Heterogeneity of Staphylococcus pseudintermedius isolates from atopic and healthy dogs

Jennifer Fazakerley, Nicola Williams, Stuart Carter, Neil McEwan, Tim Nuttall

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Staphylococcus pseudintermedius is part of the normal canine flora but frequently causes pyoderma in canine atopic dermatitis (AD). This study aimed to determine whether particular S. pseudintermedius strains were associated with AD and/or pyoderma. Ninety-six S. pseudintermedius isolates from the ear, nares, perineum and lesions of 21 atopic and 16 healthy dogs were lysed with proteinase K and digested with 40 U SmaI. Restriction products were separated using pulsed-field gel electrophoresis (PFGE) with an Oxford S. aureus control and lambda-ladder DNA concatomer markers. A dendrogram was constructed by the unweighted pair group method. All isolates showed a ≥ 56% similarity coefficient. Nine distinct PFGE clusters were identified, as follows: five from both atopic and healthy dogs; three from atopic dogs only; and one from healthy dogs only. Nine clusters were isolated from the nares, eight from the perineum, five from the ears and six from pyoderma lesions. There were no significant differences in the frequency of isolation from atopic or healthy skin, body sites or infected lesions for any of the clusters. Two of six healthy dogs and 18 of 20 atopic dogs with multiple isolates had closely related isolates (less than three band differences) at more than one sampling site. Isolates from pyoderma lesions were closely related to at least one mucosal isolate in 11 of 16 dogs. Staphylococcus pseudintermedius isolates appear to be heterogeneous, and colonization or infection of atopic skin was not associated with any particular strain or cluster of strains.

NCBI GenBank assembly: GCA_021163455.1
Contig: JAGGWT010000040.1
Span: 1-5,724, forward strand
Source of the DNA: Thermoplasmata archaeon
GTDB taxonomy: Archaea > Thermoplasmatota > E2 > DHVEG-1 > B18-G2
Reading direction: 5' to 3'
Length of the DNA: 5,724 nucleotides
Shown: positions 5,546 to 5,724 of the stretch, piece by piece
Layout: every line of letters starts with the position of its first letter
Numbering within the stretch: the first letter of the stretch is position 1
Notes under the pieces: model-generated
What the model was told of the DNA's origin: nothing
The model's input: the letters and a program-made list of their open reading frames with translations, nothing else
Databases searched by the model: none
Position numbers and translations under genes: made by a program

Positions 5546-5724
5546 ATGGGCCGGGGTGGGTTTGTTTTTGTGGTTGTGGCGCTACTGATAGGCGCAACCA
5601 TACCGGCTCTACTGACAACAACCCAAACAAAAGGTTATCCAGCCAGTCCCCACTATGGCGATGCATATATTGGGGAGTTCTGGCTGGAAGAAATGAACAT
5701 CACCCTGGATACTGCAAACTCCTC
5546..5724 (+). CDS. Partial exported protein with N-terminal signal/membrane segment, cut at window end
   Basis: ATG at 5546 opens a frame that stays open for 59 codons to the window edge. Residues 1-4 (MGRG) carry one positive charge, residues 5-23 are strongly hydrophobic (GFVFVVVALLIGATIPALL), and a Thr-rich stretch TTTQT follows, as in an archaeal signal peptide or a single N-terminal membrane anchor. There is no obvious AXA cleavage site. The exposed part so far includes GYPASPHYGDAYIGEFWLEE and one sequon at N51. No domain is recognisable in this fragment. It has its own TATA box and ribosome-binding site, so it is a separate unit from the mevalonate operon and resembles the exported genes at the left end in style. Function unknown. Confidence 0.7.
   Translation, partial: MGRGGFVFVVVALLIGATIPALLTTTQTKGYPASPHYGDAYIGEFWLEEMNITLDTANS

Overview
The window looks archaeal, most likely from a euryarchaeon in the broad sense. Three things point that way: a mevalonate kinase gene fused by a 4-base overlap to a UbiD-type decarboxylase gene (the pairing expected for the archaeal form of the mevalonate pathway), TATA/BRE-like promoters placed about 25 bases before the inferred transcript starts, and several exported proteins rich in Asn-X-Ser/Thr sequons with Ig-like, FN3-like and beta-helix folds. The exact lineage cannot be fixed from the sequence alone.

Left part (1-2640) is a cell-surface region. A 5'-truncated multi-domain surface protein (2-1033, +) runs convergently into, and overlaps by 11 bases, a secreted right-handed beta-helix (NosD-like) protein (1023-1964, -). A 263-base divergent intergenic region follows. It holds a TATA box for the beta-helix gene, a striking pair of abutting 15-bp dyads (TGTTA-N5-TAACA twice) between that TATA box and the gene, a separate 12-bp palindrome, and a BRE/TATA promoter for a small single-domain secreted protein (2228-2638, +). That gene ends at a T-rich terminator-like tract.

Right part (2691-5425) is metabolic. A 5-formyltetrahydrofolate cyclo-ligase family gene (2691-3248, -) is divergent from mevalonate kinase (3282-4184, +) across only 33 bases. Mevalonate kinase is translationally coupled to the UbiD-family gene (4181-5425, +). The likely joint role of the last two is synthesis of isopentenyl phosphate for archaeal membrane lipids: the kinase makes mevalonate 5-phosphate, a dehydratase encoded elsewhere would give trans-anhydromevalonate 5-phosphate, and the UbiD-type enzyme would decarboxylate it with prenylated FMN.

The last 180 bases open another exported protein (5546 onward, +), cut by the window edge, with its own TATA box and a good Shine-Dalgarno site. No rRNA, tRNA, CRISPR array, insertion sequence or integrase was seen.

Original languageEnglish
Pages (from-to)578-85
Number of pages8
JournalVeterinary Dermatology
Issue number6
Publication statusPublished - Dec 2010


  • Animals
  • Dermatitis, Atopic
  • Dog Diseases
  • Dogs
  • Electrophoresis, Gel, Pulsed-Field
  • Genotype
  • Phenotype
  • Polymerase Chain Reaction
  • Pyoderma
  • Staphylococcal Skin Infections
  • Staphylococcus


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